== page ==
photo: Bonnie Waitzkin
Fred Waitzkin’s debut novel, The Dream Merchant, “tells the story of a gifted salesman who can sell anything to anyone,” as he described it when he sent his guest essay along. I say “debut novel,” but Waitzkin’s been writing for years; even if you didn’t read his memoir about raising a chess prodigy, Searching for Bobby Fischer, you might’ve seen the movie—and that’s just one of his books. So why, after all this time, a novel? “It’s a layered question,” he wrote, “and for a semi-coherent answer I should start at the beginning.” (Afterwards, if you want to learn more about Waitzkin’s writing process, he spoke at length to Scientific American blogger Scott Barry Kaufman.)
When I was a 13-year-old boy growing up on Long Island, I dreamed of being a salesman like my dad. I worshipped him and wanted to follow in his footsteps selling fluorescent lighting fixtures for new office buildings. He was a great salesman—he landed a lot of big orders, and like my protagonist, he was not restrained by ethics or fear of hell. And I loved his chutzpah. I learned from Abe Waitzkin the language and ecstasy of the big deal, and ultimately I learned from him the tragedy of a salesman.
My mother, an abstract painter, hated the idea of her son being a salesman. She was always reading me poems and stories. When I was 12 or 13, she gave me Hemingway’s The Old Man and the Sea. By then I was already an ardent fisherman and Hemingway’s tale of heroic loss and longing written in short rhythmic sentences burrowed itself into my being. On the pages of my earliest short stories Mother would edit my prose with passionate (India ink) suggestions that looked like de Kooning abstractions. Mother would introduce lush metaphors that I had never imagined were in this world. Also, when I was a teenager, she introduced me to jazz and took me into Manhattan for drumming lessons. To this day I still pound out rhythms on the skins. But more to the point, I’ve refined the Afro-Cuban rhythms of my youth, and they are all through my prose. I write tapping my foot.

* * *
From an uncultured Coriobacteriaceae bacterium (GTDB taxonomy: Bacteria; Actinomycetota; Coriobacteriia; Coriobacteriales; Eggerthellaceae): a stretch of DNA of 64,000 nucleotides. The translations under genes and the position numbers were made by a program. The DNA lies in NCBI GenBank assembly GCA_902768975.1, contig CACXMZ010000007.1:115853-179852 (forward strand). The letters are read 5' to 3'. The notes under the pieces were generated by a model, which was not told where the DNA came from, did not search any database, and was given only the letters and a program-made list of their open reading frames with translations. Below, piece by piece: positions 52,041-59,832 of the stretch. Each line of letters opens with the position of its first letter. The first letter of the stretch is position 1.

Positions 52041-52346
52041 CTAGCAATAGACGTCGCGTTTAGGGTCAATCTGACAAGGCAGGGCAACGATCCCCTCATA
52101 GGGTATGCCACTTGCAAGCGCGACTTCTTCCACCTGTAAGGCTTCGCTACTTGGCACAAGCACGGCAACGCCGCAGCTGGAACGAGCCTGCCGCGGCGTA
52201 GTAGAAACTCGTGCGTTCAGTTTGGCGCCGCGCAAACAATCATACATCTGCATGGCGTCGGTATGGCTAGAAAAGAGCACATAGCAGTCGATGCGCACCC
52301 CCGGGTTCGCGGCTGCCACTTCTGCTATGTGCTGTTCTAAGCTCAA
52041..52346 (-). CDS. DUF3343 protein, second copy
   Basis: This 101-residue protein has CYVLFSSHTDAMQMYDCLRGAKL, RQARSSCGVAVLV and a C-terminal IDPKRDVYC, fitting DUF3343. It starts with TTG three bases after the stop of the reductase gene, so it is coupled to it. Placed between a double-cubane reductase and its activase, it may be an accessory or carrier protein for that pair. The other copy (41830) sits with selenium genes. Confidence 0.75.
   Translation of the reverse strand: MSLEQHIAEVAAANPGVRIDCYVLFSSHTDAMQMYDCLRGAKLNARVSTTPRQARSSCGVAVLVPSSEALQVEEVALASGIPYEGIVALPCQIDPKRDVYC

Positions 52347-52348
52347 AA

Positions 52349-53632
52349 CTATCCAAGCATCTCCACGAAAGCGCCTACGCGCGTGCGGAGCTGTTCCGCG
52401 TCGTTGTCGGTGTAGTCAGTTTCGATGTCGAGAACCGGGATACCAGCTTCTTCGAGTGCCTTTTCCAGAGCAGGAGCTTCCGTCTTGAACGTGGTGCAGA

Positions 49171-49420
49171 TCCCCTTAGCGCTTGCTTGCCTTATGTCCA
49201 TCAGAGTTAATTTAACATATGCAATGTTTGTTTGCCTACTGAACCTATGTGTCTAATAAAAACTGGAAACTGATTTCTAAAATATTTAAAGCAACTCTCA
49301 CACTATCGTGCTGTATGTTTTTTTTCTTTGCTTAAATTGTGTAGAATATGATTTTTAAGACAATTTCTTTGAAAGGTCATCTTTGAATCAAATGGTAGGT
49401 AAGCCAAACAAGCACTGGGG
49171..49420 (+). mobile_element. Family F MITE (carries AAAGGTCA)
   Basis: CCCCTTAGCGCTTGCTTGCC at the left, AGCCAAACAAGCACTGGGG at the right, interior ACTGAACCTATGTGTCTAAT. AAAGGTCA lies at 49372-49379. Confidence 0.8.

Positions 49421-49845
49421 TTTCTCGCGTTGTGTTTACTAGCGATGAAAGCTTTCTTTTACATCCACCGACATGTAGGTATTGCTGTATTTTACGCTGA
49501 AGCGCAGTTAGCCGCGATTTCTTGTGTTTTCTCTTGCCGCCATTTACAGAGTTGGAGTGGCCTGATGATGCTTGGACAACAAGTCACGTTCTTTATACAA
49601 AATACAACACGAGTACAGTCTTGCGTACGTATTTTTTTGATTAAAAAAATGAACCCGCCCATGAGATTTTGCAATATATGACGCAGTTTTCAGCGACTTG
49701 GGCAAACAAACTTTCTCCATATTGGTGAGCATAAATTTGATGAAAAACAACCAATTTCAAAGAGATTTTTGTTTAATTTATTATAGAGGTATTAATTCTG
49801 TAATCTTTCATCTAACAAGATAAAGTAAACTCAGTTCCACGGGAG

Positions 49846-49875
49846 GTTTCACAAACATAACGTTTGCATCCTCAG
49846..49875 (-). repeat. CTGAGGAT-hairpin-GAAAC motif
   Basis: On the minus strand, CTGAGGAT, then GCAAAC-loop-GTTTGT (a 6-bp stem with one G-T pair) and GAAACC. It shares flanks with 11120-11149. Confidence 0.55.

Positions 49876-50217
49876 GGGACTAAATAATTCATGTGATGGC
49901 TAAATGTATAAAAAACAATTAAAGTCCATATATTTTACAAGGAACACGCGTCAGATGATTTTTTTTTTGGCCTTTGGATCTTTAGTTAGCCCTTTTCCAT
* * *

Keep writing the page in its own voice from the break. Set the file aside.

My parents disliked each other for as far back as I can remember. They were divorced when I was 16, but this dichotomy between my dad who was a meat and potatoes guy, brilliant but darkly pragmatic, and my mother, who thrived in fantasy and was dedicated to art, created a polarity that has guided my aesthetic life to this day.
21 April 2013 | guest authors |
photo via TomFolsom.com
Hopper: A Journey into the American Dream is a new biography of actor/director Dennis Hopper by Tom Folsom, who I’d previously known for The Mad Ones, a book about New York organized crime figure Joe Gallo. So that’s an interesting mix for a young author, right there… As the author of a 1970s Hollywood retrospective, I’m going to be very interested in learning what Tom was able to uncover about The Last Movie, which notoriously derailed Hopper’s directing career for nearly a decade—but which has since been re-assessed by many as an artistic triumph, although it’s hard for the rest of us to judge since it’s still not available on DVD. Maybe this book can light a fire under that process…
It’s a dangerous headspace to be in, Dennis Hopper’s, where I’ve been for the past three years, writing my unconventional biography on the legend, icon, actor, director, and Hollywood outlaw. Now that I’m back from the front lines of HopperLand (and thankful I didn’t have to check into rehab), I’ve got a road-weary traveler’s bent to discuss my travails through his world. Perhaps I should nail up a sign: Abandon all hope, ye who enter here.
Unfortunately, I never got to met the man as planned because Hopper passed away in May 2010, just months after I began the book—but my first steps into his story made it clear we’re talking about someone who, as his buddy Kris Kristofferson put it in his song about Dennis, was: “a walkin’ contradiction, partly truth, partly fiction.”
This motto would make a traditional biographer scream. (Or perhaps sit in the middle of a ring of dynamite and light the fuse, as Hopper did as a stunt in the 1980s.) Luckily, I never intended to spend three years churning out cotton candy for the mill, or write a typical Hollywood biography. I set out to capture the distinct literary quality of someone who lived his life like a modern day Don Quixote, always pushing the edges of his outer envelope, in search of his peculiar American Dream.
5 March 2013 | guest authors |